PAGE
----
Separately, the three are launching Blog News Service, apparently a news service aggregating blog content. Now the circle is complete. The aggregation and re-reporting of other's content found on most blogs will now be tied up in a bow and spit back as a fancy news service. Intriguing indeed.
Just as we did a few days ago, as did BlogAds Founder Henry Copeland, Henry, again, is calling into question Volvo's sponsorship of MSN Spaces weblogs, Reacting to a Spaces blogger's post claiming BlogAds is just jealous that Volvo chose to advertise on MSN Spaces versus BlogAds, Henry counters with a point by point argument as to why sponsor-worthy weblogs can be found within the BlogAds network and not on MSN Spaces. In fact, responding to the Spaces logger's post in which the blogger cites some great Spaces blogs but writes, "I know I'm forgetting thousands if not millions more," Copeland challenges the Spaces blogger to list 20 Spaces blogs that have more than 100,000 page views per month.
Further questioning Volvo's decision to sponsor Spaces blogs, while indicating BlogAds can aid advertisers in selecting appropriate, targeted blogs as opposed to the mass blog buy Volvo made on Spaces, Copeland spent a quick five minutes coming up, via Google, with tens of thousands of Spaces blogs containing the words fuck (15,400), cunt (536), nigger (48), faggot (86), shit (20,900), tits (609), ass (17,400) and bitch (8,540. Obviously Volvo is thick skinned enough to realize people don't always write curse-free, Queen's English but when it's lined up that way, it does, at least, raise a few questions.
Finally, commenting on the ubiquitous Microsoft entry into every conceivable marketplace, Copeland writes, "I'm angry. I'm angry to see blogging -- which I revere for empowering excellence, autonomy and self-expression -- debased by Microsoft into another exercise in corporate mass-market drek marketing. I'm angry Microsoft has diverted money out of great blogger's pockets."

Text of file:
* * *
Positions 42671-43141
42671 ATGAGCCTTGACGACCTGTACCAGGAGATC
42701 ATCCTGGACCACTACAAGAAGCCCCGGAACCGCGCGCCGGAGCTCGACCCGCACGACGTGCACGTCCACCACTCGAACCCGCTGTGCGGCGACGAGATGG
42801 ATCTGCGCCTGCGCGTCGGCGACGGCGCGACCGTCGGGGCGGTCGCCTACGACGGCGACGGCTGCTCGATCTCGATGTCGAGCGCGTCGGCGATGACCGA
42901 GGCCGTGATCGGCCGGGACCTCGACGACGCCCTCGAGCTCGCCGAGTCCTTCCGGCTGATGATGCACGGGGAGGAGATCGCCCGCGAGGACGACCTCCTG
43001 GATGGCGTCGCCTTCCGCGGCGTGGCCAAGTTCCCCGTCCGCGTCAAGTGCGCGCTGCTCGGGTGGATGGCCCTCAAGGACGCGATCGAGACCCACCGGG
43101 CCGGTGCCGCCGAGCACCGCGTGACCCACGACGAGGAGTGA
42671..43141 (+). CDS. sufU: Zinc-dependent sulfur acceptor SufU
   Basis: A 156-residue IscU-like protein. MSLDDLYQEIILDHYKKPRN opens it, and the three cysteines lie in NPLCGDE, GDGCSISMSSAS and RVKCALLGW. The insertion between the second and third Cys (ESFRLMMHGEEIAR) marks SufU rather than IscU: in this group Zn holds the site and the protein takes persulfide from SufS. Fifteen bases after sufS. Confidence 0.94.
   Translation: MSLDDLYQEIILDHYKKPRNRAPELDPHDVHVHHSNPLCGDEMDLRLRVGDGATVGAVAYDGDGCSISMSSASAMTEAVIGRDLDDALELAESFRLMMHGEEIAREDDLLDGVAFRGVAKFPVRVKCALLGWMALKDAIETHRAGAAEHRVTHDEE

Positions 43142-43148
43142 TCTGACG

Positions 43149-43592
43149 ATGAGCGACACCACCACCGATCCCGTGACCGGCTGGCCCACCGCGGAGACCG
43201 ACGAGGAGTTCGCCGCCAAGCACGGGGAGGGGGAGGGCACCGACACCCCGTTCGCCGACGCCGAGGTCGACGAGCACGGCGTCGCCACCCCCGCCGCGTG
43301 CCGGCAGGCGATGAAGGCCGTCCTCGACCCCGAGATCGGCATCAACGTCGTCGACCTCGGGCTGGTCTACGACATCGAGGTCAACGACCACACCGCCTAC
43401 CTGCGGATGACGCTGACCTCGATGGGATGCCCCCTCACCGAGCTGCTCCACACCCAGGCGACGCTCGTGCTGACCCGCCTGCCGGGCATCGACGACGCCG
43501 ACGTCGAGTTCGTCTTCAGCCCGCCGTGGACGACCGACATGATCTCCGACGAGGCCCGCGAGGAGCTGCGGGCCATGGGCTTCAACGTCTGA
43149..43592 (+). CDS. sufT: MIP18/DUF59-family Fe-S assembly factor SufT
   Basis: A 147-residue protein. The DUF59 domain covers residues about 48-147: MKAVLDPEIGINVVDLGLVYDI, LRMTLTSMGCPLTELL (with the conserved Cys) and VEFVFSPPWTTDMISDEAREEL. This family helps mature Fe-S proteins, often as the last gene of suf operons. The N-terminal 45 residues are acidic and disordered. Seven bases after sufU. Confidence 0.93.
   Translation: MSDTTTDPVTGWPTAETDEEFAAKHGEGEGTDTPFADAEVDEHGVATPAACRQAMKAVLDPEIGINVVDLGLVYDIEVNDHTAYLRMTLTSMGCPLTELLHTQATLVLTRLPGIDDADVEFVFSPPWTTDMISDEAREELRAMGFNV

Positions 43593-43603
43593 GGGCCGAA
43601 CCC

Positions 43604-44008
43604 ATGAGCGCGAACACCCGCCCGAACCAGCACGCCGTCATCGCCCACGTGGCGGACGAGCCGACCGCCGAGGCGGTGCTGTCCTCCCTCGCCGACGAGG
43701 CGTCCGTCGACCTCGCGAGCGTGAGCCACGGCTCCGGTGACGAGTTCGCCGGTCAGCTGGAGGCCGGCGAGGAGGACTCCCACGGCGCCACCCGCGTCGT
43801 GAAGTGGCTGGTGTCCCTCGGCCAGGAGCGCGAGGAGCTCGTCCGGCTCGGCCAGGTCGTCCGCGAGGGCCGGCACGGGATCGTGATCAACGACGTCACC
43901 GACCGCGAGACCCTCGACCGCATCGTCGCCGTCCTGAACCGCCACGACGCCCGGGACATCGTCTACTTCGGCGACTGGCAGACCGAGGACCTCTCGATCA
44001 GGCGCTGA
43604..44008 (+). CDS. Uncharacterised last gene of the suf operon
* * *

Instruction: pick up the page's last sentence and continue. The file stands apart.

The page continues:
It should be noted that Volvo does sponsor the Autoblog blog and its podcast.
A quick review of weblogs listed as recently updated on MSN Spaces revealed few, if any, containing more than a post or two. Many simply state, "There are no entries in this blog." Apparently, Volvo, in its decision to sponsor MSN Spaces weblogs, did not see this as an issue. The car maker has entered a sponsorship deal with MSN Spaces whereby it will receive ad placement on the MSN Spaces homepage as well as at the top of each MSN Spaces weblog.
Ad Age reports MSN has indicated Spaces has been "wildly popular" and now has 4.5 million users. That's all the blogosphgere needs - 4.5 million more empty, useless, pointless weblogs. Boing Boing also reported in December, when MSN Spaces launched, the blogs are heavily censored which, as Microsoft should know, really negates the entire point of publishing a weblog.
Volvo, seemingly unable to realize MSN Spaces is filled with newbies with nothing to say when a plethora of intelligent, quality blog content is right around the corner at the BlogAds blog advertising network, BlogAd Founder Henry Copeland informs Adrants the car manufacturer has not yet used the network commenting, "these MSN Spaces bloggers are writing about random stuff rather than specific, publicly useful information niches. Spaces bloggers are newbies on the fringes of the blogosphere. MSN may well have promised Volvo 100 million page impressions a month, but these are impressions seen by nobody -- or more exactly "nobodies" -- people who are viewed as influentials only by their moms and ex-girlfriends."
Further questioning Volvo's absence from the BlogAds network, Copeland made an analogy to Volvo's well known brand position of safety saying, "If you want safety, wouldn't you rather sponsor name-brand bloggers like Markos Moulitsas, Glenn Reynolds, Josh Marshall, Andrew Sullivan and hundreds more in blogospheres ranging from law to music to baseball? Why advertise on blogs of the anonymous once-a-monthers, when you can associate your brand - probably for lower cost - with star bloggers, folks who have national reputations in their respective fields and are the hubs for rabidly loyal communities?" Very good question, indeed, Volvo. Perhaps Volvo should speak to Audi who has fully embraced "real" weblogs with a substantial buy on the BlogAds network.
Carat Interactive has launched a blogging practice for its clients which consists of a three step starter kit helping clients monitor blogs, advertise on blog and create blogs for themselves. Carat VP and Media Director John Cate hopes clients enter conversation marketing openly and attempt to glean valuable consumer feedback.